Another week, another tasteless fashion shoot gone viral. This time it's Mumbai photographer Raj Shetye's fashion editorial, titled "The Wrong Turn", featuring a glamorous model in a cocktail dress being grabbed on a bus by several men.
There are fewer issues more contentious, sensitive or tragic than what happened to Jyoti Singh, a student who was gang-raped on a public bus in Delhi in December 2012. She died from her injuries 13 days later in a Singapore hospital. The incident sparked nationwide protests, legislative reform and debate on all strata of Indian society. So, it is no surprise that once Shetye's shoot went viral, outrage poured forth from social media in India and around the world.
Some of the images seem harmless enough, and are of several models posing in the bus; others, however, show a female model in an obvious state of distress being grabbed at by several of the male models.
Shetye, however, has claimed his shoot had nothing to do with the Delhi incident, and was conceived before it happened. Yet, even if this is true, you wonder how he could have failed to see the implications of publishing the shoot.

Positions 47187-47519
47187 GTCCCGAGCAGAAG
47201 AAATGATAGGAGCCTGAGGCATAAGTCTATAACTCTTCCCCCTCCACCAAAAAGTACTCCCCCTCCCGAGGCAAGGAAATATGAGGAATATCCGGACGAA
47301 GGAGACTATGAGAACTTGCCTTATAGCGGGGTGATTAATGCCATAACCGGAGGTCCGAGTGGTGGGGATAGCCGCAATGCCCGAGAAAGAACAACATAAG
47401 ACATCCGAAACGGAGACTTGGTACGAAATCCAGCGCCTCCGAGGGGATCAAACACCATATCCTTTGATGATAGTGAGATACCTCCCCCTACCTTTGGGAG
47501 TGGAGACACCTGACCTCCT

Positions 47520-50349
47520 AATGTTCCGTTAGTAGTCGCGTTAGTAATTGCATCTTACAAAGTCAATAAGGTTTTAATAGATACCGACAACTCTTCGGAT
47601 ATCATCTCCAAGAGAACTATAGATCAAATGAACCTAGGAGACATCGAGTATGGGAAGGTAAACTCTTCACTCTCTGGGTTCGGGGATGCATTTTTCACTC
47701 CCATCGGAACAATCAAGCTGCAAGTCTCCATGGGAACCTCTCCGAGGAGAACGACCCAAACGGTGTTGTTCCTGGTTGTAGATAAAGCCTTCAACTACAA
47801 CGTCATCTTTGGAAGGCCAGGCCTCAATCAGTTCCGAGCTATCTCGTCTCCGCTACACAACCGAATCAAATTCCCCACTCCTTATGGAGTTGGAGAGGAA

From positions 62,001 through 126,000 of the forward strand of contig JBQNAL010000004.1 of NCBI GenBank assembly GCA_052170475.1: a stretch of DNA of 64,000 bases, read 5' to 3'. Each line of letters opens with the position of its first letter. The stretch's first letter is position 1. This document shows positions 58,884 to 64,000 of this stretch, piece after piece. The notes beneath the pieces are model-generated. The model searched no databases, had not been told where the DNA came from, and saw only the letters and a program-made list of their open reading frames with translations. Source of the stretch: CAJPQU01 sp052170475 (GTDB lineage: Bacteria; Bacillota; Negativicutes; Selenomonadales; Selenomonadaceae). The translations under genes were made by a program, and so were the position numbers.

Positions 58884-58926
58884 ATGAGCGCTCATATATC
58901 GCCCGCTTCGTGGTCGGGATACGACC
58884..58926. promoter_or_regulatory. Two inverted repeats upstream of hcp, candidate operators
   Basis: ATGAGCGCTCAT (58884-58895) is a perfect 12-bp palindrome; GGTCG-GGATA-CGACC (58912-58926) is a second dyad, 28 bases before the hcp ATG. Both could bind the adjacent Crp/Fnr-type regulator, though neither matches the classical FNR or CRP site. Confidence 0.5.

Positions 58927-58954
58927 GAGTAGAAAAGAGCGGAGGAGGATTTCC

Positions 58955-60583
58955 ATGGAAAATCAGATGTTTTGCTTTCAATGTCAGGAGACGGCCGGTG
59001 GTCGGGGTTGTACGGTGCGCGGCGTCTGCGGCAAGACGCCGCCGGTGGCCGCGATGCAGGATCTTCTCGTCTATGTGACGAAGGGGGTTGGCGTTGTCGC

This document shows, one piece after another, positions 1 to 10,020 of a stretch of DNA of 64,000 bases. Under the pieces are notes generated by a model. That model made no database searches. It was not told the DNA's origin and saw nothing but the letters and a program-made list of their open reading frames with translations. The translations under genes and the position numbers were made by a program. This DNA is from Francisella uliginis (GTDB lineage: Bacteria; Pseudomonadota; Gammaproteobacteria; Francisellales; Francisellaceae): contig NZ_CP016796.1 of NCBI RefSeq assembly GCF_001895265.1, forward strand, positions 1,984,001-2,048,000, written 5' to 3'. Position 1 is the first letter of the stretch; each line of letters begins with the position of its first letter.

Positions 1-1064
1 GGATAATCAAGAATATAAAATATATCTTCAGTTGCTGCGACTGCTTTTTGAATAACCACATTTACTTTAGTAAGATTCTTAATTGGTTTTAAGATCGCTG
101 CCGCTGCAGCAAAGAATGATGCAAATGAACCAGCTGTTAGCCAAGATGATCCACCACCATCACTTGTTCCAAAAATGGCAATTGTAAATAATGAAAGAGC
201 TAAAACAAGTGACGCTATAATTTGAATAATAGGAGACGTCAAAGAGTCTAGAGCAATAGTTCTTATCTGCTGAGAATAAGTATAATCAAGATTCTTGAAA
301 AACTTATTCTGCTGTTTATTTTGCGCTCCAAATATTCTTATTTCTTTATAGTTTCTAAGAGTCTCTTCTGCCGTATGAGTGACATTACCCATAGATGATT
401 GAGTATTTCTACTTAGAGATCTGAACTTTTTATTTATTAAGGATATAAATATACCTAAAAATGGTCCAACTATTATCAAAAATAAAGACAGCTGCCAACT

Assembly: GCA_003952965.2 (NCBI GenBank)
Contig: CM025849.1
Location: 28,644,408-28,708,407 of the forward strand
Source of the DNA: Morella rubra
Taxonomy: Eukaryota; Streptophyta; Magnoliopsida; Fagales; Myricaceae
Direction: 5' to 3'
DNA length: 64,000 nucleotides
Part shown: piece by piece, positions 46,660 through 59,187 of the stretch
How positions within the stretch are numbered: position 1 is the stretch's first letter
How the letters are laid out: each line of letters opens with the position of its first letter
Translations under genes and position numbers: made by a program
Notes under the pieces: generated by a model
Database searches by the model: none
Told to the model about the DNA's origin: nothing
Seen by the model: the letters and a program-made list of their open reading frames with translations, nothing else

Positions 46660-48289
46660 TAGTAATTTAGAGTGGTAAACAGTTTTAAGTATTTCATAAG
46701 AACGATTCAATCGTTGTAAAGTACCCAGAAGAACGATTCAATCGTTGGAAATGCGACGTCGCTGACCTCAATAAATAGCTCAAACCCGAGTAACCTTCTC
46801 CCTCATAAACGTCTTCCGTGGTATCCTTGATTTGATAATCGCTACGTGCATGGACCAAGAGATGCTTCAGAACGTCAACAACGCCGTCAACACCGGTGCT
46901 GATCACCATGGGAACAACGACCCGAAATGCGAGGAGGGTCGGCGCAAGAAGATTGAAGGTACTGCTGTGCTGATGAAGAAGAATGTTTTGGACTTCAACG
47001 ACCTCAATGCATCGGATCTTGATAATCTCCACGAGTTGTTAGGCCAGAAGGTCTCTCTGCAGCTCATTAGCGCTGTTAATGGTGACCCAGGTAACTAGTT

"This is in no way meant to glamorise the act, which was very bad," Shetye told buzzfeed.com. "It's just a way of throwing light on it."
This follows Franca Sozzani's tasteless "domestic abuse" fashion shoot in Vogue Italia , which also sparked controversy and disgust. She defended the shoot as a way of bringing attention to the issue. Shetye, remarkably, claimed the same thing in a letter to The Independent, saying that the shoot was inspired by the restrictions and prejudice he saw around him.
"It's unfortunate that I am compelled to justify my artistic expression around a social issue," he told The Independent, adding he was glad he had sparked debate on the issue.
"If the cost to set the ball rolling here is that I have to be the bad guy, then so be it."
It's hard to tell if Shetye is suffering from stupidity or ignorance to think that his "contribution" to the issue of rape or general sexism and violence against women in India is constructive in anyone's world. Idiotic at best, disgusting and disrespectful at worst, seems to be the sentiment online.
Artistic expression, in this case, is limited by it being a glamorous fashion shoot, as argued in the Vogue Italia case. People are questioning what good this shoot does. These ill-conceived, heavy handed attempts to bring social issues to light are often not malicious in intent, but increasingly exasperating to onlookers worldwide, even in the industry.